The literature also describes how team processes may affect team performance or the process of patient care. Following the model of the cancer care continuum by Zapka et al. (2), if the interfaces between treatment stages are improved, then ultimately both patient care quality and patient care outcomes will improve. The literature on health-care teams has defined MDC teams as a crucial mechanism for improving “integrative health care” (6) and “collaborative health care” (30). However, the literature has scant quantitative evidence on the relationship between team performance and clinical effectiveness. Lemieux-Charles and McGuire (25) summarize the literature on health-care team performance as lacking specificity in conceptualization of team performance and having inconsistent empirical results. Our limited review found at least four different conceptual and measurement approaches used to assess team performance:
Of these measures, the third set—in particular, indicators of team performance and innovation—appear most promising for defining and measuring team performance in terms of qualities that describe how people work together as members of an MDC team and the effectiveness of their work together.
MDC teams function within varied organizational cultures that can facilitate or impede the quality of care provided to patients. Both organizational culture and management support are contextual elements that operate in private practice as well as hospital settings. Organizational culture (as distinct from the team's culture) as well as teamwork have been associated with variation in quality of care in quality improvement research (34,35). For example, MDC teams located within hospitals that value cross-disciplinary consultation are more likely to flourish compared with MDC teams embedded within hospitals where medical specialties are firmly placed in “silos.”
Recognizing that a variety of culture types exists within organizations, Bosch et al. (35) measured organizational culture as four distinct types: “group,” “developmental,” “rational,” “and hierarchical”. Three of these culture types are relevant to discerning the impact of organizational context on team performance: 1) the “group culture,” which highlights participation, teamwork, and cohesiveness; 2) the “hierarchical culture,” which highlights coordination, stability, rules, and regulations; and 3) the “developmental culture,” which highlights innovation, change, and flexibility.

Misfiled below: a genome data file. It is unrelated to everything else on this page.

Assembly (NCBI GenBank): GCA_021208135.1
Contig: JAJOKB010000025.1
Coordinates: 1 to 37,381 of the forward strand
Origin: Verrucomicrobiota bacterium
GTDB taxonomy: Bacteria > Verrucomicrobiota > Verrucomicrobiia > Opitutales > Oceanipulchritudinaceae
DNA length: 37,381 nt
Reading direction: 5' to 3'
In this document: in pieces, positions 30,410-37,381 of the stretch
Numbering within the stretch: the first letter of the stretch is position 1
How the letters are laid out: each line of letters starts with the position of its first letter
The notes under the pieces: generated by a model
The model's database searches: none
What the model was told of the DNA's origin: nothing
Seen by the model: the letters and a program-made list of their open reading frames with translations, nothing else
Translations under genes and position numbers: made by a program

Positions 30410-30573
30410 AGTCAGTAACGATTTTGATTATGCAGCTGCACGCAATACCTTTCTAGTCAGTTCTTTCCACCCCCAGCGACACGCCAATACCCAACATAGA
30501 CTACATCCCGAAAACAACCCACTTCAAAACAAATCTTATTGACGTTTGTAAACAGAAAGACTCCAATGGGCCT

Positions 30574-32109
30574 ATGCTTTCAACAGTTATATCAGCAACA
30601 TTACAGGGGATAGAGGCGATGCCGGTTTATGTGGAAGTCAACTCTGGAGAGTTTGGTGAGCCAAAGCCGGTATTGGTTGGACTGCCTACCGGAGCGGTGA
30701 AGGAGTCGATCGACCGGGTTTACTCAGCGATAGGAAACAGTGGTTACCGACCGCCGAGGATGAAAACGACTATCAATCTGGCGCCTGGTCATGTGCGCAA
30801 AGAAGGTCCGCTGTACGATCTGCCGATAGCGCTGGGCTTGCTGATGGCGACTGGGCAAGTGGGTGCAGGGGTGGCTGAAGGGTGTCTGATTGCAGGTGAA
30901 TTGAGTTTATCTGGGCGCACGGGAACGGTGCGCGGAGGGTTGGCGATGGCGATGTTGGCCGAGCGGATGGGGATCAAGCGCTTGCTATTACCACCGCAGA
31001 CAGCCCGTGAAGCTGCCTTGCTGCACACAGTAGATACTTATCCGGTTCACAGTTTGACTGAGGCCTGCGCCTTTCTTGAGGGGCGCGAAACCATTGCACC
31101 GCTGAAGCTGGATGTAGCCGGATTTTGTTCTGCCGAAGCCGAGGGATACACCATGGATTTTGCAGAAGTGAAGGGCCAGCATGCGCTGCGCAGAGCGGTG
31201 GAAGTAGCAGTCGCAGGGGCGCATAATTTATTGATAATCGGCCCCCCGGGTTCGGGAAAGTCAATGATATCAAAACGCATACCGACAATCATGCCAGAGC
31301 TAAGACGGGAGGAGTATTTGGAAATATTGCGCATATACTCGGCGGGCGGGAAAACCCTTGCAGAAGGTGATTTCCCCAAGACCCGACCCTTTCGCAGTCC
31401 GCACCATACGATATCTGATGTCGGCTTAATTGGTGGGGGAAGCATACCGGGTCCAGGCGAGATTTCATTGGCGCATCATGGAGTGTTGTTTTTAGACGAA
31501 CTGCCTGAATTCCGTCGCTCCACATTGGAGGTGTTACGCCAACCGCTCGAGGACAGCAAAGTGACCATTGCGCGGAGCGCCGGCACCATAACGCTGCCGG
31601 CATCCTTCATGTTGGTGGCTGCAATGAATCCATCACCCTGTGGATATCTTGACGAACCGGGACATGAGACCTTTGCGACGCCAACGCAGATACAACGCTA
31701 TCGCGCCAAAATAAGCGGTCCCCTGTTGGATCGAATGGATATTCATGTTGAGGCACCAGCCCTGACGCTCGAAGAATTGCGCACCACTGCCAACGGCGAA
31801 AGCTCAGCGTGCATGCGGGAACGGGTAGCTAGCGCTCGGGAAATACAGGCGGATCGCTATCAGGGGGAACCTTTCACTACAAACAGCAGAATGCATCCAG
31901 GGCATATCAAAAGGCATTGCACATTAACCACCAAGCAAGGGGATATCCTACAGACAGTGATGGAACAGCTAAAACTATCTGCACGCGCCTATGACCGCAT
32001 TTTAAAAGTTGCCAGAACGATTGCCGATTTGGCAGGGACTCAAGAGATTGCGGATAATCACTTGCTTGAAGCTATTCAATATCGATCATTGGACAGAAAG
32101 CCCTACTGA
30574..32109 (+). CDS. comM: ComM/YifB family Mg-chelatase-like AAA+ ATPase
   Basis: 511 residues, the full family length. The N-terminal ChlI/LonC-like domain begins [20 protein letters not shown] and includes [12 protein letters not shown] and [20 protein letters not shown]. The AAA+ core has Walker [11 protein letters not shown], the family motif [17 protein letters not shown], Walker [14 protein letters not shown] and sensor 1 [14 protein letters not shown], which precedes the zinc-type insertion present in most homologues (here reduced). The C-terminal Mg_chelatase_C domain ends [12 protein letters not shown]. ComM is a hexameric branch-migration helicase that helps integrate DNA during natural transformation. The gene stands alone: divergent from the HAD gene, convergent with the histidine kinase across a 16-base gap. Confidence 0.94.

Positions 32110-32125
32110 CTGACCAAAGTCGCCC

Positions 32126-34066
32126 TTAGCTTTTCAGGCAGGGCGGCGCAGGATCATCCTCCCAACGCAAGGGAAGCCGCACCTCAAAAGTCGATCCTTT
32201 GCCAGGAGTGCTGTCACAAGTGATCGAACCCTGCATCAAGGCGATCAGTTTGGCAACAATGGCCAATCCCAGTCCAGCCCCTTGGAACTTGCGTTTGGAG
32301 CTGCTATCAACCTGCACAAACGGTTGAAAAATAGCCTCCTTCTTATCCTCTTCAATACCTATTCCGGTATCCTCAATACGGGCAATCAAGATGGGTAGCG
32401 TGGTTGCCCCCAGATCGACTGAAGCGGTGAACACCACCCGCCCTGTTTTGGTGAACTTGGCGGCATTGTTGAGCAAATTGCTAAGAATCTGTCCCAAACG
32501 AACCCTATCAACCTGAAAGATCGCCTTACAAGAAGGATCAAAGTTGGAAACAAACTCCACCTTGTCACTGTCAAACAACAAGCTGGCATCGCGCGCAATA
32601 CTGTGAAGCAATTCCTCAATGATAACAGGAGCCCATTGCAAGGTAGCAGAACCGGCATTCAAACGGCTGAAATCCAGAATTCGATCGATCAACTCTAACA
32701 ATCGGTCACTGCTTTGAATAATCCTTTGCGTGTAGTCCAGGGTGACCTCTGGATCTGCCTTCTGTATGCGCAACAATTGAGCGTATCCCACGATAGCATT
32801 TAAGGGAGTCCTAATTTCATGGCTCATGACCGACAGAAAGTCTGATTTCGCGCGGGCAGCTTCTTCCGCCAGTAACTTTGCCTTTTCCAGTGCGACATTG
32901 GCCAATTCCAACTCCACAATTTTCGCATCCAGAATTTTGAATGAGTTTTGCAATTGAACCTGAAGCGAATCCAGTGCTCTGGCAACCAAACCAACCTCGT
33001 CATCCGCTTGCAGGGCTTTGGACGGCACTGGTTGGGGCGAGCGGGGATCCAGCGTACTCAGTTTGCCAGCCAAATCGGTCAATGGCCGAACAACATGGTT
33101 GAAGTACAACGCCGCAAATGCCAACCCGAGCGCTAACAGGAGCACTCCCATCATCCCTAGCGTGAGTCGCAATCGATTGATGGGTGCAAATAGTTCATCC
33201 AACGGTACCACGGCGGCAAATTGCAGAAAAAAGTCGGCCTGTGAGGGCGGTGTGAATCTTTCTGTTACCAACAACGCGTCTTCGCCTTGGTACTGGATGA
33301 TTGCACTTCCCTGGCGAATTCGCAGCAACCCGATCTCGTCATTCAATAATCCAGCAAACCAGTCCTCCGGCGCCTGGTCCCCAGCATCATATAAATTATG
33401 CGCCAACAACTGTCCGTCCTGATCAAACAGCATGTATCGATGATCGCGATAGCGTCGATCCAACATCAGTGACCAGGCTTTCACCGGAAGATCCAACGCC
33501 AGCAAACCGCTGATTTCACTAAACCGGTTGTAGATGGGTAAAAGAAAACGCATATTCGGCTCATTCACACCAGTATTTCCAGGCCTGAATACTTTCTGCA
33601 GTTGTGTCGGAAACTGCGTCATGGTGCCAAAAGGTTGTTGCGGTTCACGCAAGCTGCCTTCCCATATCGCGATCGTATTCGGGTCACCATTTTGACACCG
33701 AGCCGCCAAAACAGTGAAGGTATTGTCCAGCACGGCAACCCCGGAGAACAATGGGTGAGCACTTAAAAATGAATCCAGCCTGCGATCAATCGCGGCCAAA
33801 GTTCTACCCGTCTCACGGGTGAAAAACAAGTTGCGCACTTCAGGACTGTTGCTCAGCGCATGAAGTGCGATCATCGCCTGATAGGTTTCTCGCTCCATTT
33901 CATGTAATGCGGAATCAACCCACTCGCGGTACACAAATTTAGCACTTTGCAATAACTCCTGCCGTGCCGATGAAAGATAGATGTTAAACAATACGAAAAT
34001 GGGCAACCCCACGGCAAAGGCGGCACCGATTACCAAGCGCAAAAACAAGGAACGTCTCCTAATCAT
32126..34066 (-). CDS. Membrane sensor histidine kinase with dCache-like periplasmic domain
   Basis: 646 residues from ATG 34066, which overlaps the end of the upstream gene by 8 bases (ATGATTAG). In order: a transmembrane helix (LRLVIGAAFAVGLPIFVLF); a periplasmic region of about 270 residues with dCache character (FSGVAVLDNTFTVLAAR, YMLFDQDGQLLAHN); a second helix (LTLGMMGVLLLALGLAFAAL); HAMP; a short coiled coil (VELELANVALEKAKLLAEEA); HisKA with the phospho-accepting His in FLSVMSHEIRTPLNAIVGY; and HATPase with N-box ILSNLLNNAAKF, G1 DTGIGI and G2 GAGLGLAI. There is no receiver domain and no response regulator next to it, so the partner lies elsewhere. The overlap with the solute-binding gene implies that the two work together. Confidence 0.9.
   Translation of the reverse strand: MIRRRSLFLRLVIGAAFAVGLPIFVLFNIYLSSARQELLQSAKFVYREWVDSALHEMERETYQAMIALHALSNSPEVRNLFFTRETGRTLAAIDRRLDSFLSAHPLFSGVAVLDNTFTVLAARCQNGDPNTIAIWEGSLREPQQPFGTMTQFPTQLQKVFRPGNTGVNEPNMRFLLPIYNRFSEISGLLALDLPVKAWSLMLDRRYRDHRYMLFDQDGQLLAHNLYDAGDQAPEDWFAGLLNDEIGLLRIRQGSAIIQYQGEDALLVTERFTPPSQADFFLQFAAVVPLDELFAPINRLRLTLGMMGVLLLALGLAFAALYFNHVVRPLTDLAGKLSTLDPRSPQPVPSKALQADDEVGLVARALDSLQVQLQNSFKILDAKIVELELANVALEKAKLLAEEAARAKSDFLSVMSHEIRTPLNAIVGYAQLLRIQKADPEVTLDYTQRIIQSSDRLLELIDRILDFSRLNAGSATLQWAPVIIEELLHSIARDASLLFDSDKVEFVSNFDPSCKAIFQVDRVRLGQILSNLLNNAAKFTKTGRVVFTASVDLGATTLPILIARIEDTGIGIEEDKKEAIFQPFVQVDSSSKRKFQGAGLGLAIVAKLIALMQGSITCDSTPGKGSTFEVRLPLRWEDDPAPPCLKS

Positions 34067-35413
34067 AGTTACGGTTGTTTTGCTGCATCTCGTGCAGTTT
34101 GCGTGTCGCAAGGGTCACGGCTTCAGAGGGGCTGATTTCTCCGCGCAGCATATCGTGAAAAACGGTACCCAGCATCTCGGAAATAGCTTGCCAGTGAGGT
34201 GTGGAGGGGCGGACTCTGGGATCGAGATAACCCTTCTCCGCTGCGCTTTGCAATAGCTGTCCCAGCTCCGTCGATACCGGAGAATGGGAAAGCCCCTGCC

Management support to implement MDC teams within the practice or hospital setting is another aspect of context that affects team performance. In a study within clinics of the Department of Veterans Affairs, Lukas et al. (34) identified the personal support of organizational leaders and their willingness to reward care delivery teams as strongly associated with greater implementation of a clinical innovation and team effectiveness. Of course, practical management support of team activities through the provision of necessary resources also has a positive effect on team performance.
The organizations where multidisciplinary cancer professionals normally work can influence clinician behavior within MDC teams, particularly if team members are subject to different financial incentives, referral policies, or hospital and/or practice characteristics (location, composition, and management oversight) (36). Different medical specialists and affiliated health professionals are all subject to the specific norms and expectations of their own professional groups, and these do not always align (37). For example, the professional values of social workers are considerably different from those of clinical oncologists. Normative influences, such as expectations concerning the nature of professional interactions, also may inform styles and standards of practice (38). The practice policies of “home” organizations may favor medical specialists and thus define whether clinicians participate on MDC teams and the nature of their participation. For example, if the specialist clinician works in a setting where MDC team participation is highly encouraged and colleagues are actively engaged in MDC teams, he/she would be motivated to network with neighboring hospitals and cancer programs. In contrast, if one of the specialists on an MDC team practices at a competing hospital, the likelihood of collaboration for patient-centered care would be low. Collaboration can also be linked to reimbursement and financial incentives.
Several important environmental factors (or external layers of context) also are likely to influence team functioning. This influence can be examined using the conceptual framework provided by institutional theory as applied to health-care organizations (39,40), which emphasizes two categories of environmental constraints: technical and institutional. “Technical environments” not only relate primarily to market structures, economic health of the environments, and production concerns but also include demographic characteristics of local communities, geographic location (such as urban vs rural communities), and technological concerns (such as availability of state-of-the-art treatment facilities, health-care personnel). These sorts of factors provide direct and measurable feedback to the organization about how well it is performing. “Institutional environments” involve the social and political structures to which organizations must conform, including public opinion, legal structures (41), professional expectations and ideologies, and regulatory structures (42–45), which include state and federal reimbursement mechanisms and rates, and the expectations and reimbursement practices of major third-party payers within the community. Feedback from these environments may be explicit (such as receipt of accreditation) or normative (what the benchmark hospitals have adopted), but they are at best indirectly related to how well the organization is performing. Institutional theory also includes an emphasis on structures of connections or linkage between organizations as strategies to control access to resources, confront institutional constraints, and reduce environmental uncertainty (46,47).